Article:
Apple, Microsoft and Broadcom are three blue-chip dividend-paying stocks that long-term investors can consider buying right now.
In an uncertain and volatile environment, investing in dividend stocks can add stability to your equity portfolio. Like interest payments, dividend-paying stocks allow you to derive a stable stream of passive income. Additionally, investors can also benefit from long-term capital gains.
Generally, companies that pay investors a dividend have strong fundamentals, allowing them to generate robust cash flows across business cycles.
The ongoing sell-off in the stock market has dragged valuations of technology stocks lower. But as stock prices and dividend yields have an inverse relationship, it makes sense to add quality dividend stocks to your watchlist right now.
Here, we look at three blue-chip dividend stocks within the tech sector that are well-positioned to deliver inflation-beating returns in the upcoming decade.
One of the top-performing dividend stocks in the past decade is Broadcom (NASDAQ: AVGO), a company valued at $210 billion by market cap. In the last 10 years, AVGO stock has risen by 1,450%. After accounting for dividends, cumulative returns stand at 1,870%.
Broadcom pays investors annual dividends of $16.40 per share, indicating a forward yield of 3.15%. It has increased dividend payouts at an annual rate of 38% since June 2012.
Broadcom has a diversified business even though it generates a majority of revenue from selling wireless chips used in mobile devices. The company will also benefit from the worldwide shift towards 5G, which will be a key revenue driver for Broadcom.
The company ended last year with an order backlog of almost $15 billion, which shows cash flows will remain stable in the near term. In addition, Broadcom recently announced its intention to acquire cloud computing firm VMware in a cash and stock deal valued at $61 billion. This acquisition should diversify Broadcom’s revenue base, making it extremely attractive at current valuations.
One of the largest companies in the world, Apple (NASDAQ: AAPL) has returned 673% to investors in dividend-adjusted gains since June 2012. The iPhone continues to be the primary driver of top-line growth, allowing the tech heavyweight to increase sales by 9% year-over-year to $97 billion in fiscal Q2 of 2022 (ended in March).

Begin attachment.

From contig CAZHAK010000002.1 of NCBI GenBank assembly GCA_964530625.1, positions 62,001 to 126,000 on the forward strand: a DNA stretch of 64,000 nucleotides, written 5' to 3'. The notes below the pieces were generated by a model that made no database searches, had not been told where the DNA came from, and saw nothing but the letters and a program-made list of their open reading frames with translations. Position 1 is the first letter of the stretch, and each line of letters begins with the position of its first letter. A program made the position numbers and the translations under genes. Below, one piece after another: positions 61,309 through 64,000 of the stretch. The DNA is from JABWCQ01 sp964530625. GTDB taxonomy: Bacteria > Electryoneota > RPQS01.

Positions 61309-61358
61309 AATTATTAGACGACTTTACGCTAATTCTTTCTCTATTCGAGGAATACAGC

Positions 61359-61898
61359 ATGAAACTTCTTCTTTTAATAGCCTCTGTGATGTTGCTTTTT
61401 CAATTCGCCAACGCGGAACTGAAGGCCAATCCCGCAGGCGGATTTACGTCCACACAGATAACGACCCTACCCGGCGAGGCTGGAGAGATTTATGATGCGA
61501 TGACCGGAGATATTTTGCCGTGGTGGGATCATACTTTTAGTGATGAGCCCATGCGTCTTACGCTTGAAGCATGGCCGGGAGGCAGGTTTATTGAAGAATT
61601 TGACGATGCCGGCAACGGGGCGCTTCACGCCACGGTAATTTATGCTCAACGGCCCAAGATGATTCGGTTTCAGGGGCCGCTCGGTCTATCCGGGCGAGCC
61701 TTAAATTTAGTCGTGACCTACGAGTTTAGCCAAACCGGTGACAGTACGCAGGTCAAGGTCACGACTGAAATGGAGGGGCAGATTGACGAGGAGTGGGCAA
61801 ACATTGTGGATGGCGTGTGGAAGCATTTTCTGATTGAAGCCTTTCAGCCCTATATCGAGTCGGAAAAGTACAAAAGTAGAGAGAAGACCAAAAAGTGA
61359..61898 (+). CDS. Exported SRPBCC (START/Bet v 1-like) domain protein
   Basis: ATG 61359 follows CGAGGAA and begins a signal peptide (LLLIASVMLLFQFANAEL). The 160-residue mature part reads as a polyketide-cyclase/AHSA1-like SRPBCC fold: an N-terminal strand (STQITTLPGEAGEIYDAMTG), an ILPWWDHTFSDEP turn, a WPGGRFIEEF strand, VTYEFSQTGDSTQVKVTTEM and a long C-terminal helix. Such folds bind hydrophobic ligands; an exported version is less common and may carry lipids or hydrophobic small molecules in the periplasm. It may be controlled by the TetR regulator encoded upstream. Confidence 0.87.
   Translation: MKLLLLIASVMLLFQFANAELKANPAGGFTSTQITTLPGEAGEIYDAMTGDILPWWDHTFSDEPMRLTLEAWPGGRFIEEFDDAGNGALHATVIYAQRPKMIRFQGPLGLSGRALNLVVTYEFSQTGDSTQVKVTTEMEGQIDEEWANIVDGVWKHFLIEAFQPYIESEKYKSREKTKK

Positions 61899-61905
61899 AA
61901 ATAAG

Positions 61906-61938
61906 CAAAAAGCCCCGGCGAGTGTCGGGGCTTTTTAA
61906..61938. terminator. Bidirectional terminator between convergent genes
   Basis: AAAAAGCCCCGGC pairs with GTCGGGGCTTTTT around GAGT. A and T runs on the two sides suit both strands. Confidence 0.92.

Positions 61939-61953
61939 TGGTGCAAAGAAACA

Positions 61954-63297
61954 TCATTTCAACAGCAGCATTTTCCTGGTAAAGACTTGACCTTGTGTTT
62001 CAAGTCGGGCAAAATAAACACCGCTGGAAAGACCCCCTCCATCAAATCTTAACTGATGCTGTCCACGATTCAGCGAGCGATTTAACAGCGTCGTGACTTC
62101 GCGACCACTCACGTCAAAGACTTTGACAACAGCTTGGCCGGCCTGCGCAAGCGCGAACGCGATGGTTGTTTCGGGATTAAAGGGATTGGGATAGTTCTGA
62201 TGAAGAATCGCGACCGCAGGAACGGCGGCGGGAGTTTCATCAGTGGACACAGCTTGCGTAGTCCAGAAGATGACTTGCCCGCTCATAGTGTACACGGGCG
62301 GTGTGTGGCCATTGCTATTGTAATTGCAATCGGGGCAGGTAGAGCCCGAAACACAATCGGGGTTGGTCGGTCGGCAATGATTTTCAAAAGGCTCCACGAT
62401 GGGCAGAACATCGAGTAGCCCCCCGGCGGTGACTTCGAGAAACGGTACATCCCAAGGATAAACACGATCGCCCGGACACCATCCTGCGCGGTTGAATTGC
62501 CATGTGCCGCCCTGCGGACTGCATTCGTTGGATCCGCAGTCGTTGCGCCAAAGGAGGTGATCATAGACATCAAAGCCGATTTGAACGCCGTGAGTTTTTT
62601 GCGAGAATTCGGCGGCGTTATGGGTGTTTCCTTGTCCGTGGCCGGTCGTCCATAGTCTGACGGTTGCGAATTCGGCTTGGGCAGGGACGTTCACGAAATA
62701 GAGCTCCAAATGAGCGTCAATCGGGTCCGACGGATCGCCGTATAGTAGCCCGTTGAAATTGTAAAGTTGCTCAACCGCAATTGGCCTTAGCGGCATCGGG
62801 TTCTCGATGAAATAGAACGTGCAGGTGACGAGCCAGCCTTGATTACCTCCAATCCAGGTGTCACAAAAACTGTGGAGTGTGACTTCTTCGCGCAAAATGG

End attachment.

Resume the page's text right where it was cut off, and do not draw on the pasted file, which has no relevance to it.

Apple has successfully diversified its revenue base over the years and has several subscription services, including Apple Care, Apple Music, Apple TV+ and Apple Arcade. In the last six months, Apple’s services business reported revenue of $39.3 billion, rising 20% year-over-year.
Despite its massive size, Apple is on track to increase revenue by 8% year-over-year in fiscal 2022. Apple has a substantial installed base of over 1 billion devices, and its widening ecosystem suggests the services business should keep expanding at an enviable pace.
Apple pays investors annual dividends of $0.92 per share, which indicates a forward yield of 0.68%.
The final dividend stock on my list is Microsoft (NASDAQ: MSFT) — another multi-trillion-dollar tech giant. Like Apple and Broadcom, Microsoft has also outpaced the broader markets, returning 927% to investors in the past decade. It pays shareholders annual dividends of $2.48 per share, suggesting a yield of 1%.
In fiscal Q3 of 2022 (ended in March), Microsoft’s revenue soared 18.4% year-over-year to $49.4 billion. The key catalyst of this growth was the company’s services & other business, which saw sales increase by 28.8% to $32 billion.
Wall Street expects Microsoft’s sales to rise by 18.5% to $199.2 billion, while adjusted earnings are estimated to increase by 15.8% in fiscal 2022. We can see that Microsoft is firing on all cylinders despite concerns over inflation and interest rates.
Microsoft ended Q3 with more than $100 billion in cash and short-term investments. In the last four quarters, its free cash flow stood at $63.6 billion, and this metric has grown at an annual rate of 18% in the previous five years.
MSFT stock is down 26% from all-time highs and is trading at a discount of 43% compared to average analyst price targets.